In 2010 he moved with his American wife to Charleston, South Carolina, to raise their two daughters and pursue a career in writing.

Harry Farthing has had a lifelong interest in exploration, archaeology and world history, both published and alternate. He is a Fellow of the Royal Geographical Society and has travelled widely to extreme environments such as the Sahara Desert, the Himalaya, the Amazon and the Arctic North.

An experienced mountaineer, he has climbed extensively including Mt Blanc and the Matterhorn in the Alps, Mt McKinley in Alaska, Shishapangma, the highest mountain in Tibet, and Mount Everest itself. In 2010 he successfully led all thirteen members of a charity climb to the summit of Kilimanjaro in Africa.

In 2011 he made a solo 7500 mile journey across North America by BMW Motorcycle that linked the Atlantic, Arctic and Pacific Oceans and travelled 2000 miles of unpaved roads above the 60th Parallel. That trip was the latest in a series of extreme motorcycle journeys that started with a ride from the UK to the Moroccan Sahara when he was just nineteen.

He is an accomplished public speaker and has raised substantial funds for charity through his climbing.

His debut novel Summit marries his knowledge of world travel, adventure sports, mountaineering and modern history to create an exciting action story that is both compelling and thought provoking.

Sequels, Kili, about Africa and the continent's highest mountain, Kilimanjaro, and Denali, about Mt McKinley and the Arctic North of America, are already in the pipeline.

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Susan Herndon, Singer/Songwriter

Susan Herndon, Singer/Songwriter

Topic: Music: The Language of the Soul and The Art of Songwriting

Susan Herndon is an Oklahoma girl and a woman of the world.

While the patina of Sooner state red dirt is apparent in everything she sings in her dulcet and soothingly accented alto, Herndon's music is much more about where she's been and what she's experienced, than about where she hails.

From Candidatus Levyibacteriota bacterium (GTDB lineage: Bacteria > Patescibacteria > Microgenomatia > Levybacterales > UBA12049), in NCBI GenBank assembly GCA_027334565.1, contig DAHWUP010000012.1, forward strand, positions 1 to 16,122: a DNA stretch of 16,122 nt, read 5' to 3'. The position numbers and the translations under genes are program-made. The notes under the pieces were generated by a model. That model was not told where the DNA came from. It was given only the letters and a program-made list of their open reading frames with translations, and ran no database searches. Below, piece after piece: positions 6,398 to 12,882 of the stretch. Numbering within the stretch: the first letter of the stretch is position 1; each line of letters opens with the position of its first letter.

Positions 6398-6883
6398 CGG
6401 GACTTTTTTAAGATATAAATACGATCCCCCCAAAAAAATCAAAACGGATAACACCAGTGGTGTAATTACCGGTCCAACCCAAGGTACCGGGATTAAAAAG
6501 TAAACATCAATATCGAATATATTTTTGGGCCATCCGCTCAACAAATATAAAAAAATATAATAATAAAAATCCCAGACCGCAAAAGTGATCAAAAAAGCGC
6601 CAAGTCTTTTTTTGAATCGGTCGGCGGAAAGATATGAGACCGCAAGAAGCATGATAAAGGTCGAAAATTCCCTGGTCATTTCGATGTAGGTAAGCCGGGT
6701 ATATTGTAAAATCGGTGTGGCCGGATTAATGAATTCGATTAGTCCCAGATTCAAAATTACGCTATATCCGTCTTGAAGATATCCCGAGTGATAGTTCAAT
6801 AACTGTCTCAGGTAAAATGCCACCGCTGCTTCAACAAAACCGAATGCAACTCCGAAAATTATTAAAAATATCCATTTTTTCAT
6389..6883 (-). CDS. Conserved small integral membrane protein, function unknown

Born in St Louis, raised in Tulsa and bred in Oklahoma, she earned several degrees including one in French. Herndon's youthful wanderlust took her to the south of France for many years, and while in that Gallic state of mind, she began her musical odyssey in the most humble – and purest – of ways: busking for francs on the busy streets of Pau deep within the Pyrenees.

It was there and on other thoroughfares throughout Europe that Herndon honed the skills and presence needed of a dedicated working musician and an immediately engaging entertainer. "Music really is our universal language," says Herndon today. "And I do believe that good songs – in any language – can truly touch souls. I know they have saved my life on numerous occasions."

Playing around 200 gigs a year for more than a decade, Herndon has retained that true troubadour's ethos, sharing her passion for song and stirring thousands of kindred spirits throughout Oklahoma, Texas and the American heartland.

With an engaging smile and graceful charm, she touches upon themes both universal and deeply personal, from longing and loneliness, to home, family, faded memories and hopeful dreams. And she connects with her listeners in a voice that conveys equal parts savory innocence and knowing savoir-faire.

Herndon draws from a reservoir of original material spanning five albums that have long found her sliding with ease from genre to genre. iTunes may soon run out of apt descriptors for Herndon's music; her releases have been termed ‘blues,' ‘country,' ‘indie rock,' ‘jazz' and ‘pop.' One moment she's covering a Dylan classic in French with delicate fingerpicking on her guitar and the next may find her sitting at a keyboard paying homage to any number of fellow Oklahoma songsmiths, such as Woody Guthrie, Jimmy Webb, Leon Russell or J.J. Cale. All in an inspired style uniquely Herndonesque.

Her latest album, All Fall Down, finds Herndon working with Texas musical legend Lloyd Maines and the perpetually lost gonzo Bob Livingston as co-producers. "I thought it was time I hired somebody who knew what they were doing," Herndon jokes, a self-deprecatory reference to the fact that she was at the helm for her previous four releases.

All Fall Down opens with Herndon ­– the Oklahoma girl and woman of the world – posing the musical question "Who knows all the ways of the world, and who can know all the ways of a girl?" Lone Star Music Magazine in its glowing review noted the "vaguely European je ne sais quoi that flickers throughout" while observing that "her beloved state of Oklahoma … figures prominently," particularly in the reflective closing track, "The Bad Roads of Oklahoma," which has deemed one of the 10 Best Route 66 Road Songs.